(US - 1971)
Directed by Donald Siegel. Written by John B. Sherry (Albert Maltz) and Grimes Grice (Irene Kamp). Cast: Clint Eastwood, Geraldine Page, Elizabeth Hartman, Jo Ann Harris, Darleen Carr, Mae Mercer, Pamelyn Ferdin, Melody Thomas, Peggy Drier, Pattye Mattick, Matt Clark, Buddy Van Horn. (R, 105 mins)
With Sofia Coppola's upcoming Colin Farrell/Nicole Kidman remake of THE BEGUILED getting a ton of positive buzz at Cannes, there's likely to be some renewed interest in this original 1971 version. An against-type departure and a box office flop for Clint Eastwood 46 years ago, THE BEGUILED isn't referenced much in discussions about Eastwood, but it's further proof that he was up for stretching as an actor two decades before critics finally took him seriously with UNFORGIVEN. Set during the Civil War, Eastwood is John McBurney, an injured Union soldier given refuge and medical treatment at a Confederate boarding school for girls run by Martha (Geraldine Page). It isn't long before the charming McBurney, to varying degrees, seduces and manipulates the sexually repressed older girls and basks in the obvious crush the younger ones have on him. His carousing around the house eventually costs him dearly, as THE BEGUILED turns into a sweat-soaked Southern Gothic and sits right alongside the supernatural-tinged HIGH PLAINS DRIFTER as the closest Eastwood got to starring in a horror movie.
Director Don Siegel (who already directed Eastwood in COOGAN'S BLUFF and TWO MULES FOR SISTER SARA) lets the tension simmer throughout until it completely boils over in the third act, with a horrific amputation sequence and one confrontation after another allowing Eastwood to flex his acting muscles more than he ever had up to that point in his career. He's matched by a subtly powerful Page, whose Martha has all sorts of perverse emotions brought to the surface when she realizes how much McBurney reminds her of her dear brother, with whom she was a little too close. Universal had no idea how to sell THE BEGUILED, and Eastwood fans expecting another western or another COOGAN'S BLUFF or KELLY'S HEROES were left bewildered and bored. Scripted by the long-blacklisted Albert Maltz under the pseudonym "John B. Sherry" and Irene Kamp under the alias "Grimes Grice," and based on the 1966 novel A Painted Devil by Thomas Cullinan, THE BEGUILED gets pretty daring in spots, with some questionable comments McBurney throws at one of the younger girls ("13? Old enough to be kissed!") and a tawdry dream sequence where Martha fantasizes about a threesome with McBurney and Edwina (Elizabeth Hartman). An interesting precursor to Eastwood's later TIGHTROPE in that it shares the motif of the star having a large female supporting cast pretty much throwing themselves at him, THE BEGUILED was an unusual and offbeat project for Eastwood to tackle and deserved a better reception than it got in the spring of 1971. He rebounded quickly, as PLAY MISTY FOR ME (his directorial debut) and DIRTY HARRY (his fourth of five films directed by mentor Siegel) were both in theaters later the same year, but time has been kind to the dark and disturbing THE BEGUILED, and it'll be fascinating to see what Coppola has done with it.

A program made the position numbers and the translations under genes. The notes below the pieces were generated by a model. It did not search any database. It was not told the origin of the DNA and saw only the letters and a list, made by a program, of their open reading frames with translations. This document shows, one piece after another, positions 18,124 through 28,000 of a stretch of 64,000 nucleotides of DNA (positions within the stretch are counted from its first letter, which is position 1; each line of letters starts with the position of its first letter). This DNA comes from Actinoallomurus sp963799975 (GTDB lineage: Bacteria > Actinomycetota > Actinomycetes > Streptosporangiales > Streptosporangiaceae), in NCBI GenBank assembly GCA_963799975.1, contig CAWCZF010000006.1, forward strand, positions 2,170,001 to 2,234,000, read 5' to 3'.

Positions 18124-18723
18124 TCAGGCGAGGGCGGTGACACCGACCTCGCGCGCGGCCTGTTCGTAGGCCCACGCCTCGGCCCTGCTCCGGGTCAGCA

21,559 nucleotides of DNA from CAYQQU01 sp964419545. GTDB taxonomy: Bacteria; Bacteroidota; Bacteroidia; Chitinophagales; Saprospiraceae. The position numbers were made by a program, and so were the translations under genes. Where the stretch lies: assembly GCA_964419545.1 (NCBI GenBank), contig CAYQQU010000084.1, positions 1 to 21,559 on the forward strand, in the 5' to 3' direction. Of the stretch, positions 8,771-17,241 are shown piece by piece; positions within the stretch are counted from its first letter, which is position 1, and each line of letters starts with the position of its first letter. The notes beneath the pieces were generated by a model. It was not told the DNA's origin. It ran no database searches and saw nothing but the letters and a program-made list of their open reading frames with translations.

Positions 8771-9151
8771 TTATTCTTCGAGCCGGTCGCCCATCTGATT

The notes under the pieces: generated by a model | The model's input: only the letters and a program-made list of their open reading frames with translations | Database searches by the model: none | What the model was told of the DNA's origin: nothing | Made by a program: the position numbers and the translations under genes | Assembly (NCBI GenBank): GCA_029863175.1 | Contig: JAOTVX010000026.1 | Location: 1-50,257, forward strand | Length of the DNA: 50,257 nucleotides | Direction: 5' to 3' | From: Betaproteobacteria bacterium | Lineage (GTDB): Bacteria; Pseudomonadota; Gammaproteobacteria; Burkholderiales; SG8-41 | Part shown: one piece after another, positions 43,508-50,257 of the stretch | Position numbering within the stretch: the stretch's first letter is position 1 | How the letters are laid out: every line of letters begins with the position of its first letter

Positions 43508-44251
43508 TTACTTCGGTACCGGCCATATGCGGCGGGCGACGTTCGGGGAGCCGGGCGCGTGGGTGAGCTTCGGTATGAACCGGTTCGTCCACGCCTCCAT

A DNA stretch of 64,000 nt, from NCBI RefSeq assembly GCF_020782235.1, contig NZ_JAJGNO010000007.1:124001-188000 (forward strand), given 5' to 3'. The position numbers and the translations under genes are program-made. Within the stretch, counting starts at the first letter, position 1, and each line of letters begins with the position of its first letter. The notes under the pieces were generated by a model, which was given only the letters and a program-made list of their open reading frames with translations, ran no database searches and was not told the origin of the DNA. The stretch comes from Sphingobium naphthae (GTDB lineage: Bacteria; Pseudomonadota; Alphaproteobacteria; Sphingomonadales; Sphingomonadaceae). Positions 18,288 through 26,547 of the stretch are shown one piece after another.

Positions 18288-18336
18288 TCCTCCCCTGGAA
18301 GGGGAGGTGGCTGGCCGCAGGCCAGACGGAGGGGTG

|THE BEGUILED opening in Toledo, OH on June 30, 1971